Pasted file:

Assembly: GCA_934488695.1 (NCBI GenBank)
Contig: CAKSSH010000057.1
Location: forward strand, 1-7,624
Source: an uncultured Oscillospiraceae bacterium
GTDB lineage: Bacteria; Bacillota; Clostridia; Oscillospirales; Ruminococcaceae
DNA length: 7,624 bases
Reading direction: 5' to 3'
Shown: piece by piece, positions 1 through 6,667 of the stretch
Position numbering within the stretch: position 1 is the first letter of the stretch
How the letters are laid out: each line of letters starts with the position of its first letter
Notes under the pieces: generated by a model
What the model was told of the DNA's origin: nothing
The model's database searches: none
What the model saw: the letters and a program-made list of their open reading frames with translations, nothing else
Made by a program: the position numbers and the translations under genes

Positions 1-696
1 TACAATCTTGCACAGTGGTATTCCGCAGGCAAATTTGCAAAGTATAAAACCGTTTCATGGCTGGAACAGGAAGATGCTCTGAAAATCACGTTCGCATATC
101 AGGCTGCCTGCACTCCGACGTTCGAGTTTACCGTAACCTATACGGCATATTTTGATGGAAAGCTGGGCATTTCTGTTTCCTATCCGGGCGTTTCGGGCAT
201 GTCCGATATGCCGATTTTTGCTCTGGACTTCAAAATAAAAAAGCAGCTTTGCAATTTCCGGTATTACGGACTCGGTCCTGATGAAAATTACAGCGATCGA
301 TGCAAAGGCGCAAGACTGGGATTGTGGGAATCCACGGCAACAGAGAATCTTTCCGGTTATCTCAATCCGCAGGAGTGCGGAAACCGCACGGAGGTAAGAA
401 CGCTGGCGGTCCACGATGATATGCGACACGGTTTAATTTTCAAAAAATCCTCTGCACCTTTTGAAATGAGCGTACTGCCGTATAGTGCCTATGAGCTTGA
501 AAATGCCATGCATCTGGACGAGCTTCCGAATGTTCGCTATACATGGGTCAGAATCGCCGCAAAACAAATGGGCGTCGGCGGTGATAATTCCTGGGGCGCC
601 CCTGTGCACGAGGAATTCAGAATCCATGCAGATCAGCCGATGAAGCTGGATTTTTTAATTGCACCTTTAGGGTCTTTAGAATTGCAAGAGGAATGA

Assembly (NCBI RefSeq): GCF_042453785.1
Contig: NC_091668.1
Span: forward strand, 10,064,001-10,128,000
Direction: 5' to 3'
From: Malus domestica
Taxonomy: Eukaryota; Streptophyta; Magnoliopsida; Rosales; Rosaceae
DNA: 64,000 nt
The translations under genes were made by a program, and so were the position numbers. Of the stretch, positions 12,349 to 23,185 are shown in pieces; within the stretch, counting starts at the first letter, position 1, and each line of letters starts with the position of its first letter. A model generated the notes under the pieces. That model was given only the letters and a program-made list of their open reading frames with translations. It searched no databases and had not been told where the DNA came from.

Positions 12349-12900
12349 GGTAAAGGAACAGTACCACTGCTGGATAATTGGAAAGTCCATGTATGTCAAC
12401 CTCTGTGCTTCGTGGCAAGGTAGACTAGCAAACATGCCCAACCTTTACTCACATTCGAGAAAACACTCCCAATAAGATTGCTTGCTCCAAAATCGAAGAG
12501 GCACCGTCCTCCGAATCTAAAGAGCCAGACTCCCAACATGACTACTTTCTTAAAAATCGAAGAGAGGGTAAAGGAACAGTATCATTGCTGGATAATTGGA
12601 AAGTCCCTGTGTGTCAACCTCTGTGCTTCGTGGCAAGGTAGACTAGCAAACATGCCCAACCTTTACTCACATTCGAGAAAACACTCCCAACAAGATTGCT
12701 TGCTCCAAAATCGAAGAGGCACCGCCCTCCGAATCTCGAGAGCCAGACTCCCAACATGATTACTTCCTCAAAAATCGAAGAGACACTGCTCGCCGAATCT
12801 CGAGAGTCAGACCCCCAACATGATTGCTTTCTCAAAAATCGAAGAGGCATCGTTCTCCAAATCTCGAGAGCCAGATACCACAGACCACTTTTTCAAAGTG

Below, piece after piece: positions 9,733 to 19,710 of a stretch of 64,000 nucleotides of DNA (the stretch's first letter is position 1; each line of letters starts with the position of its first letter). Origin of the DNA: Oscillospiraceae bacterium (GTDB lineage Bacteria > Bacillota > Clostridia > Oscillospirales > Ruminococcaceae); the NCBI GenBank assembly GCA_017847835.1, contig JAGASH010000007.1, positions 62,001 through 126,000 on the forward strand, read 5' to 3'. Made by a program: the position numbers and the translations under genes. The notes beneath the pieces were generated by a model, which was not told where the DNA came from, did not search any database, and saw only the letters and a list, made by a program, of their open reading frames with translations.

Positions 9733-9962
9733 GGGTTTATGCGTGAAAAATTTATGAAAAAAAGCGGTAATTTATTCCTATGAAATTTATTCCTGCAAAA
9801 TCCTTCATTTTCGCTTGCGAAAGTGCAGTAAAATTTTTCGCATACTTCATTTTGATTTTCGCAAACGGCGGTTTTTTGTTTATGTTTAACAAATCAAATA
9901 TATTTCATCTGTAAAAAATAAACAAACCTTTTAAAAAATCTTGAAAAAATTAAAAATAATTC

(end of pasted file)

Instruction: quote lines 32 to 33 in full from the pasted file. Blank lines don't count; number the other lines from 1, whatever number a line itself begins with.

Positions 12349-12900
12349 GGTAAAGGAACAGTACCACTGCTGGATAATTGGAAAGTCCATGTATGTCAAC